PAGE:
Are the Poems Written by Borges Haiku?

by Amy
Jorge Luis Borges

Jorge Luis Borges (1899-1986) is a towering figure in 20th-century literature, renowned for his short stories, essays, and poems that explore complex themes of time, infinity, and reality. While Borges’s works span a variety of forms and styles, his engagement with different poetic traditions is particularly notable. Among these, the haiku—a traditional Japanese poetic form—is one that Borges explored and adapted in his unique way. This article examines whether the poems written by Borges can be considered haiku, exploring the characteristics of haiku, Borges’s approach to poetry, and specific examples of his work.

See also: How To Write A Haiku About Yourself?

Understanding Haiku: Form and Essence

Traditional Haiku

A traditional haiku is a short Japanese poem consisting of three lines with a syllable pattern of 5-7-5. It typically focuses on nature, seasons, and fleeting moments, aiming to capture a brief, poignant experience or observation. Key elements of haiku include:

Kigo: A seasonal word that indicates the time of year.
Kireji: A cutting word that provides a pause or emotional punctuation.
Simplicity and Brevity: Haiku are concise and direct, often evoking a deep response through minimal language.

Example of a traditional haiku by Matsuo Basho:
An old silent pond…
A frog jumps into the pond—
Splash! Silence again.

This haiku captures a simple yet profound moment in nature, illustrating the form’s emphasis on brevity and depth.

Borges’s Engagement with Haiku

Borges, a literary polymath, had a deep appreciation for various literary traditions, including Japanese haiku. His engagement with haiku reflects both a respect for its traditional form and an innovative approach to adapting it to his own style and themes. Borges’s haiku-like poems often diverge from the strict syllable count and thematic constraints of traditional haiku, raising the question of whether they can still be considered true haiku.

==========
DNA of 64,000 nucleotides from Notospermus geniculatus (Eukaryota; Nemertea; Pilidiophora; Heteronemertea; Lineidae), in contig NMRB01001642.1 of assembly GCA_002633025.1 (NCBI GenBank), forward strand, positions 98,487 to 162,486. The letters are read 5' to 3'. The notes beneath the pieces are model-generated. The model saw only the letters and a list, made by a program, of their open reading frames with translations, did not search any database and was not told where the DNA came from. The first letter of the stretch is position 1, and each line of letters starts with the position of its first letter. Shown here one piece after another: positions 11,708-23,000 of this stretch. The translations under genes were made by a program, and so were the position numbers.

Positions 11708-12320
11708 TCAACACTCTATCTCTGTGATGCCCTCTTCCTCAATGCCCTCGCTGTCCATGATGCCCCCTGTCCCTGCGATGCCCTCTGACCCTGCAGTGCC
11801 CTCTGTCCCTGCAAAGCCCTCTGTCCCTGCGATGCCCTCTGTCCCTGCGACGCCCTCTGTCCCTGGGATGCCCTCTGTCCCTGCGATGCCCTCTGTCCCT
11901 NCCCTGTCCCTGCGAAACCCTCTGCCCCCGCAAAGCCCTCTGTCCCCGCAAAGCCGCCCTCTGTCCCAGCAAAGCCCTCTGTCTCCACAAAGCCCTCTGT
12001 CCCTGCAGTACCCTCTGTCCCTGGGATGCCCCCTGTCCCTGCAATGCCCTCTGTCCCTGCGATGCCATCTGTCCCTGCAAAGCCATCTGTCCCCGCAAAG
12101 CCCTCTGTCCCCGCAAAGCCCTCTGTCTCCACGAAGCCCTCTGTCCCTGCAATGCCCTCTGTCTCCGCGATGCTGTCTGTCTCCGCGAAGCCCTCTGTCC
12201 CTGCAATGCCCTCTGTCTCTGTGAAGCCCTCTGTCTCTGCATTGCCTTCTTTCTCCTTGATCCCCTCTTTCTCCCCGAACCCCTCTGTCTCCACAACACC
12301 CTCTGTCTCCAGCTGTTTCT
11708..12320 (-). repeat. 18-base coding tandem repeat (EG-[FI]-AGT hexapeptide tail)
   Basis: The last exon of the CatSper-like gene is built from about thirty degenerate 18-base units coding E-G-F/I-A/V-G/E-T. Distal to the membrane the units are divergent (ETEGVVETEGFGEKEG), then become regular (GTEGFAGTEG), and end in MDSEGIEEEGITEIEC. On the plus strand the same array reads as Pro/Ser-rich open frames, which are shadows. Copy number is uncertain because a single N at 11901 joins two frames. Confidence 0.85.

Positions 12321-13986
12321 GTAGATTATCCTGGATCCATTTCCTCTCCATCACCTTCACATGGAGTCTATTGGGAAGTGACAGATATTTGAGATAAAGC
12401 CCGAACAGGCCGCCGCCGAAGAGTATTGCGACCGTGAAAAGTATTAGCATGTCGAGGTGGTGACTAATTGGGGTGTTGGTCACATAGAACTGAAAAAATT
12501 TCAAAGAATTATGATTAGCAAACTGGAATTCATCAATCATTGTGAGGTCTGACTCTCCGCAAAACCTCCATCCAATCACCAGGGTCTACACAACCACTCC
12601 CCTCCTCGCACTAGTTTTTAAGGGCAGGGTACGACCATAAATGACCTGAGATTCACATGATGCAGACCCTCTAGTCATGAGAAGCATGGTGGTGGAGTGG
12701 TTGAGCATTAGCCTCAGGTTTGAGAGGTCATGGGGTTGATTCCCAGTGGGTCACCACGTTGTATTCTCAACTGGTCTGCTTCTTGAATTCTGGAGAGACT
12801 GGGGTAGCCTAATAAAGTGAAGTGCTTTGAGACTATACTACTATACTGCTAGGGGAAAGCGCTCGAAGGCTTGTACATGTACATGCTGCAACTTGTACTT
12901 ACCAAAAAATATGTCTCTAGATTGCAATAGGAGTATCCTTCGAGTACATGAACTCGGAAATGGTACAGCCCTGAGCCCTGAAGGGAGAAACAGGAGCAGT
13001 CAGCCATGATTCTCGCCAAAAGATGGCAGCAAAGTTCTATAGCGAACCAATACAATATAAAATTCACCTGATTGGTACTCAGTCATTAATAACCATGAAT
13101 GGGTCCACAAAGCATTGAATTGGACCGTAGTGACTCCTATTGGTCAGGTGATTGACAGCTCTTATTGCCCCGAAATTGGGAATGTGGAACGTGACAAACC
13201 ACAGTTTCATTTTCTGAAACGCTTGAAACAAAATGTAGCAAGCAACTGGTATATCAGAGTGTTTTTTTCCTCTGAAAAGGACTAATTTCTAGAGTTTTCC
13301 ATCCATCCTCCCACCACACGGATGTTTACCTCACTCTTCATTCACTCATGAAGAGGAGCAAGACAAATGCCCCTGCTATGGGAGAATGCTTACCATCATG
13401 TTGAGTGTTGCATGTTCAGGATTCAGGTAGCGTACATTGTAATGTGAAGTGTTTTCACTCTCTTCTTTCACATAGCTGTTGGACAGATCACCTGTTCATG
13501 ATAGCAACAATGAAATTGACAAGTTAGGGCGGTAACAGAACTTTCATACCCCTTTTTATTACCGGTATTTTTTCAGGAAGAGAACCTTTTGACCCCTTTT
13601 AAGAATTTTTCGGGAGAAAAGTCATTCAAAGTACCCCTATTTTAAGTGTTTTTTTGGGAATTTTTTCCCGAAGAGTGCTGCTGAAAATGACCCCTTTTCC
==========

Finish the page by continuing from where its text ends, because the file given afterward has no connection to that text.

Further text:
Borges’s Poetic Style and Themes

Borges’s poetry is characterized by themes of time, infinity, mirrors, labyrinths, and the nature of reality. His style often blends philosophical inquiry with lyrical expression, creating poems that are both intellectually stimulating and emotionally resonant. Borges’s approach to haiku reflects these broader themes, as he uses the form to explore moments of insight and revelation.

Analysis of Borges’s Haiku-Like Poems

Poem 1: “Haiku”

Borges wrote a poem explicitly titled “Haiku,” which reflects his interpretation of the form:

Old hands
drawing slowly.
April moon.

This poem captures the brevity and simplicity of traditional haiku while diverging from the strict 5-7-5 syllable pattern. It uses imagery (old hands, April moon) to evoke a moment of contemplation and change, aligning with the haiku’s focus on nature and the passage of time.

Poem 2: “Autumn”

Another example often cited in discussions of Borges’s haiku is:

The fallen leaves,
The bare tree
Are the same thing.

This poem again reflects the haiku’s brevity and emphasis on nature. The imagery of fallen leaves and a bare tree suggests themes of change and impermanence, central to both haiku and Borges’s broader literary concerns.

Borges’s Adaptation of Haiku